Infants need to be handled, carried, cuddled and stroked for them to thrive. We all know this – right? Yes, but that hasn’t always been the case.

Up until the 1920s the death rate for babies under one year of age in American foundling institutions was nearly 100%. They died of a disease known as ‘infantile atrophy’ or ‘wasting away’. Why?

In one study of 200 infants admitted to various institutions, only 10% survived more than a year. These infants only survived because they were taken from the institutions for short periods and placed in the care of foster parents or relatives.

It’s from scientific studies like these, that we (in the west) discovered that babies need more than food to keep them alive – that they actually need touch, care, human interaction.

It’s hard to believe that people didn’t know that – but in those days scientists, medics, child care experts, (and parents who listened to expert opinion) didn’t think much of soft stuff like emotion, love, relationships.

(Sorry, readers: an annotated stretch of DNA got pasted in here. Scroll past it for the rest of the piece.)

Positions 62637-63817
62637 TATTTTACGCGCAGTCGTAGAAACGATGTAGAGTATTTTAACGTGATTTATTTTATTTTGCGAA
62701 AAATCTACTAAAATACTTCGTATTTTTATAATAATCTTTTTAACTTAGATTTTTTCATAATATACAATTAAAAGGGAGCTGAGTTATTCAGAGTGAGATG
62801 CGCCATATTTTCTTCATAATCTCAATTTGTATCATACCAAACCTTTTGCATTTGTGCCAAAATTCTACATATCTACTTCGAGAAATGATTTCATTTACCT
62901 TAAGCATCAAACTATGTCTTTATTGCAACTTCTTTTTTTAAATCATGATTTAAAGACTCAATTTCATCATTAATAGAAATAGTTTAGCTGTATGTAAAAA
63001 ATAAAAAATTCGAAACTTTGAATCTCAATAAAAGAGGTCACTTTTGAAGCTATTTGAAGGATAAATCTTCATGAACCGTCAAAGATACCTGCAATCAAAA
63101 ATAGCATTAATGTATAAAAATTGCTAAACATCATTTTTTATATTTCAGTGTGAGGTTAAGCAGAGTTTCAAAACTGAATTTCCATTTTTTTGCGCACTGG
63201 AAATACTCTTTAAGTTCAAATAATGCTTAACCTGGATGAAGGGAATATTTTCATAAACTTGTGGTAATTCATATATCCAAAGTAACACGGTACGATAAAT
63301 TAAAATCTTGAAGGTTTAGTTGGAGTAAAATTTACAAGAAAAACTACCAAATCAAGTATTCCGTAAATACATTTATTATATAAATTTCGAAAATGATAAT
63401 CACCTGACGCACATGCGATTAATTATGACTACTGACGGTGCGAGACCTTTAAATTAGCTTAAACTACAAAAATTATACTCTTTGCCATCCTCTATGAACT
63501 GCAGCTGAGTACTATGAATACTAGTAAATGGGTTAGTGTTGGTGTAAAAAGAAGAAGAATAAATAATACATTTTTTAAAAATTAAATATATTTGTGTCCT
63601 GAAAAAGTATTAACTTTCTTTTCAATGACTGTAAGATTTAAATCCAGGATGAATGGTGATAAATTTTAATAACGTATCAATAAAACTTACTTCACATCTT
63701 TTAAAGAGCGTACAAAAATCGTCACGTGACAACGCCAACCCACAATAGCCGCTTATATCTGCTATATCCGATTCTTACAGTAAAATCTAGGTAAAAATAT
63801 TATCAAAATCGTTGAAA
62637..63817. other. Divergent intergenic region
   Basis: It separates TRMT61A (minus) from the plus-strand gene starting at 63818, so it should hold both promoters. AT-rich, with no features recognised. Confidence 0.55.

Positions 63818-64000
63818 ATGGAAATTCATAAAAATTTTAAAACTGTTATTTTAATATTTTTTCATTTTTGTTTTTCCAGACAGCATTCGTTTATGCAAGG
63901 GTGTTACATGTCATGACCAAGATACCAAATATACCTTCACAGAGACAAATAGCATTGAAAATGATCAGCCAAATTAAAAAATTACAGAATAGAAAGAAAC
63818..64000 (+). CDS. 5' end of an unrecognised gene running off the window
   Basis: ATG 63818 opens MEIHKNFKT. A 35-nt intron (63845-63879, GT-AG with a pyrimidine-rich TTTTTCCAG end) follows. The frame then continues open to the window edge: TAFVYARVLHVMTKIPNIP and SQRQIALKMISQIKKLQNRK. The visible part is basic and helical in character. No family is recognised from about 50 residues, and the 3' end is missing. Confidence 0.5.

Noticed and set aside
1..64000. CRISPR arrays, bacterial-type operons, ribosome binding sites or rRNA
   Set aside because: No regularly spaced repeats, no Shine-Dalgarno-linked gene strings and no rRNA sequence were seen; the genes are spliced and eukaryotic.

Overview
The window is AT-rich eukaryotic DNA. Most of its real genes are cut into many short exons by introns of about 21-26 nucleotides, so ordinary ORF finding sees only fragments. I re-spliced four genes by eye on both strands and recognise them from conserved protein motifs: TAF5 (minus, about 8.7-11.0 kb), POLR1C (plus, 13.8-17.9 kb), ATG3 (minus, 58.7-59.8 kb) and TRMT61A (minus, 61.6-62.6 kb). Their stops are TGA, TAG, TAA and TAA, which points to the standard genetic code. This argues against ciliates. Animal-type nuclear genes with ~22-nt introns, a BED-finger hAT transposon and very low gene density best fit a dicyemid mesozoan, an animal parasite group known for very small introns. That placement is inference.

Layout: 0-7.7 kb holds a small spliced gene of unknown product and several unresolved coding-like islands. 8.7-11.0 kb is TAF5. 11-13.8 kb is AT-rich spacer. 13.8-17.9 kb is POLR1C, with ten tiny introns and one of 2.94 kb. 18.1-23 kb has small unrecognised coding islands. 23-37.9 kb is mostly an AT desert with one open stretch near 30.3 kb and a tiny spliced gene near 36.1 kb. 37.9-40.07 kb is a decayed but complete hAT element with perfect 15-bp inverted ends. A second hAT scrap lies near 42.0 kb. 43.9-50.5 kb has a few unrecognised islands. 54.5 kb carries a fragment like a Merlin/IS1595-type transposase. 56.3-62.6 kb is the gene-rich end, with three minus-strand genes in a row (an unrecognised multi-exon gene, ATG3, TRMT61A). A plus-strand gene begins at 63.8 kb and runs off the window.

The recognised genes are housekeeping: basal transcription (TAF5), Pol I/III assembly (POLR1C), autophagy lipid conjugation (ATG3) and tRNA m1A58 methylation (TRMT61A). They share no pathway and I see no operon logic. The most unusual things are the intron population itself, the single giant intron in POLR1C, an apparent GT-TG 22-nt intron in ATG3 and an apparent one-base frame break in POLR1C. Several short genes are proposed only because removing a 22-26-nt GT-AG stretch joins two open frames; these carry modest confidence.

But it isn’t just babies and young children who need tender, loving touch – it’s fundamental to healthy life for ALL of us.

Many people live without having their skin touched in this way by another – or touched at all. Imagine the impact this has on our physical, mental and emotional health.

(Historical information from: Ashley Montagu Touching: the human significance of the skin 1978.)

Published by Dr Esther Walker

Esther runs a social enterprise called Storyworlds Life and has a private practice as a Gestalt therapist.

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